A couple of years ago, everybody’s favourite statistic was 54 per cent, fifty-four being the percentage of India’s population below 25 years of age. Here, there, everywhere, the number was quoted, but at least with a reasonable degree of accuracy.
Not so, the international poverty standard.
The World Bank uses a global indicator of incomes—of $1 per person per day or $2 per person per day—to compute poverty. By that yardstick, considered arbitrary by some, surely you would expect some degree of unanimity on the percentage of India’s population living below the poverty line?
Well, keep expecting.
90 per cent: The Asian Development Bank said two years ago that “at least 90 percent of people” live on less than $1 a day in India, China and some Southeast Asian countries.
77 per cent: The columnist Praful Bidwai said in Bangalore this week that 77 per cent of the population lives on less than Rs. 20 a day, or half a dollar.
54 per cent: In May this year, Newsweek reported that in 1985, 93 per cent of India’s population lived on less than $1 per day; by 2005, it was 54 per cent.
52.5 per cent: The Washington Post, quoting the same World Bank, said in August 1997 that 52.5 per cent of Indians earned less than $1 a day.
50 per cent: Ramtanu Maitra wrote in Executive Intelligence Review in December 2006 that 450 million Indians (or a little less than 50 per cent) lived below the World Bank’s old definition of $1 per day per persion, and that 700 million Indians (or almost 70 per cnet) lived below the poverty line based on the World bank’s new definition of a minimum earning of $2 per day per person.
Nearly 50 per cent: Seven years ago, Mary Motta asked if India should be so hung up on a moon mission when nearly half of its population lives below the poverty line.
33 per cent: Chakravarthi Ram-Prasad writes in the latest issue of Prospect that 300 million Indians (roughly 33 per cent) live on less than $1 a day
33 per cent: The International Herald Tribune, quoting the World Bank, said in Janaury 2006 that one in three earn less than $1 a day, i.e. 33 per cent.
30 per cent: The Christian Science Monitor, quoting the Indian census, says 30 percent of the population lives on less than $1 a day; 78 percent on less than $2.
26 per cent: Social anthropologist Diana Wells, quoting the 2001 census, wrote in 2001 that the number of people who earned $1 a day had declined from 36 per cent to 26 per cent.
25 per cent: Xinhua news agency, quoting India’s minister for rural development and poverty alleviation, reported in 2002 that 260.25 million people earned less than $1 a day, which was a marked decline from 1993- 94, when 320 million people were below the poverty line.
25 per cent: Union Minister P. Chidambaram told Charlie Rose two years ago that the number of Indians earning less than $1 a day was 250 million, or slightly short of 25 per cent of the population.
20 per cent: A World Food Prize winning high school essay pegged the number of people earning less than $1 a day at 200,000,000 or 200 million, or a fifth of the population , i.e. 20 per cent.
So, what’s your favourite number?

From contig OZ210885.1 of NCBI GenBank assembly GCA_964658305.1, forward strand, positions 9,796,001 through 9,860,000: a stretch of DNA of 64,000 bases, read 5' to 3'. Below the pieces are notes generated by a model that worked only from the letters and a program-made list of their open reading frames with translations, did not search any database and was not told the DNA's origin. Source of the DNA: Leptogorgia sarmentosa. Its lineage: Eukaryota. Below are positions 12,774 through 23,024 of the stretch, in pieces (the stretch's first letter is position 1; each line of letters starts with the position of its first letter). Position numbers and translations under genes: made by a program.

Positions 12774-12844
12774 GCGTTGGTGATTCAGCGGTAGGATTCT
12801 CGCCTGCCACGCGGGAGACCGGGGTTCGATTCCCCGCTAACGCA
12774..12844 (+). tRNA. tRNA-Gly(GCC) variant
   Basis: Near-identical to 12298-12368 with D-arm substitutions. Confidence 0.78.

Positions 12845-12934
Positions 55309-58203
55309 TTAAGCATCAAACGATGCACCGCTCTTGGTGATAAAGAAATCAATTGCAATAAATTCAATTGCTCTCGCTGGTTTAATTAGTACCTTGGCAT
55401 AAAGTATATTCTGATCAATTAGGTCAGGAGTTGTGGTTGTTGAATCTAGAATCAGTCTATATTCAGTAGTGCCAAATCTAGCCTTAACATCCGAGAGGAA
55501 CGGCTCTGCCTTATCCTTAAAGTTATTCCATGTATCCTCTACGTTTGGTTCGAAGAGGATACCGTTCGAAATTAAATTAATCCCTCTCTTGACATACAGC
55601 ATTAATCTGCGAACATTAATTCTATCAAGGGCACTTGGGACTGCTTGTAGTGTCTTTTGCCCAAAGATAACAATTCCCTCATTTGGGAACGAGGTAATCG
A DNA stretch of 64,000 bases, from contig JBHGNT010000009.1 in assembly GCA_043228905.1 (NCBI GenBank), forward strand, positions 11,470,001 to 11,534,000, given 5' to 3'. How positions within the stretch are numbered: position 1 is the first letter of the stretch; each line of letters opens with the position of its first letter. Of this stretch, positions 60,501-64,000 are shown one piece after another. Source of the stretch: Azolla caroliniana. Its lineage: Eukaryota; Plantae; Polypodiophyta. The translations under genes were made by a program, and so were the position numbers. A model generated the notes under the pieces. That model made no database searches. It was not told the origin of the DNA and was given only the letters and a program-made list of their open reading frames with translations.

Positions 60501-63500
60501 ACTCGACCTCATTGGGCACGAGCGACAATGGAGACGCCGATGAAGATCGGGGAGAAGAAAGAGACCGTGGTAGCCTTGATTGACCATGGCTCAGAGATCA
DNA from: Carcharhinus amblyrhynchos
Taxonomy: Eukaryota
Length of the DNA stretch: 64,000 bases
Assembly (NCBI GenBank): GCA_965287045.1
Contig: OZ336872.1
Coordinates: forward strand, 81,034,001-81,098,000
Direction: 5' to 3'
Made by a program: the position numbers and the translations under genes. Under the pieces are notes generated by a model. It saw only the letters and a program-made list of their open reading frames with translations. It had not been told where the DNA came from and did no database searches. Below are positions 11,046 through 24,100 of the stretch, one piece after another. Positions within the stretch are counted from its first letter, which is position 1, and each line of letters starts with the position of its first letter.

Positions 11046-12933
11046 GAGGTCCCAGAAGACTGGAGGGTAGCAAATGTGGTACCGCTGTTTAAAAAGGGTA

$1 of course. It means that people can actually live on $1 a day. It’d be interesting to see how those percentages diminished from 70 plus to 30 minus over the years. And how many of them increased their incomes to $2 or 3 or 4 a day and how many of those living on $1 a day ceased to exist.
Poverty is a money spinner for Govt in terms of aids from International banks & such. Why kill the golden goose by finding the correct number?
Poverty and illiteracy. As long as people are illiterate and uneducated every one can exploit them. They will be remembered just before elections, rasta tokos, strikes and bandhs and they will be conveninetly forgotten. Hence the favourite no. should be FIVE -year plans, elections once in five years…
Interesting! I found it relevant to an article I wrote for my blog, so referenced it too, thanks!
I guess $2 limit would not be a good indicator for poverty in India. $60/month/person equates to a household income of Rs.12000 for a 5 person household and in most regions in India, this is definitely a middle class income, not even lower-middle class one. In a lot of villages that I’ve lived and studied, I guestimate that Rs.1000-2000/month could safely put that family out of abject poverty. $1 could be a more closer indicator but for abject poverty, I would put something like 50cents/day. And, in rural india, most transactions go under the radar, where people either exchange favors for most things that we would like to count as an economic transaction. So, more important than money other social indicators like access to water, sanitation and education are more reliable indicators of poverty.
It pays to remain poor and atleast lend a notion that India continues to live in abject poverty, while statistics is a subject that i abhor, showing poor figures might as well lead some philanthropists and banks to pump money. that way we are better placed than those who flaunt their wealth earned on credit.
Check this paper out:
Mohan Guruswamy and Ronald Joseph Abraham, Redefining Poverty, Economic and Political Weekly, June 24, 2006.
My favorite number is 0%. We have to hope, pray and strive for 0% people below the poverty line, 0% illiteracy and 0% exploitation , 0% corruption. I know it is not possible, but there is some meaning in having a lofty goal.
$1 per capita daily is Rs 1200 a month.
25% i sthe commonly quoted figures in recent times.On the household incomes there is wide disparity regionwise .
now with economy at scorching pace ,bold steps by the GOVT & BROAD MINDEDNESS amomg India”s successful classes can easily bring down the percentage for a INDIA without poverty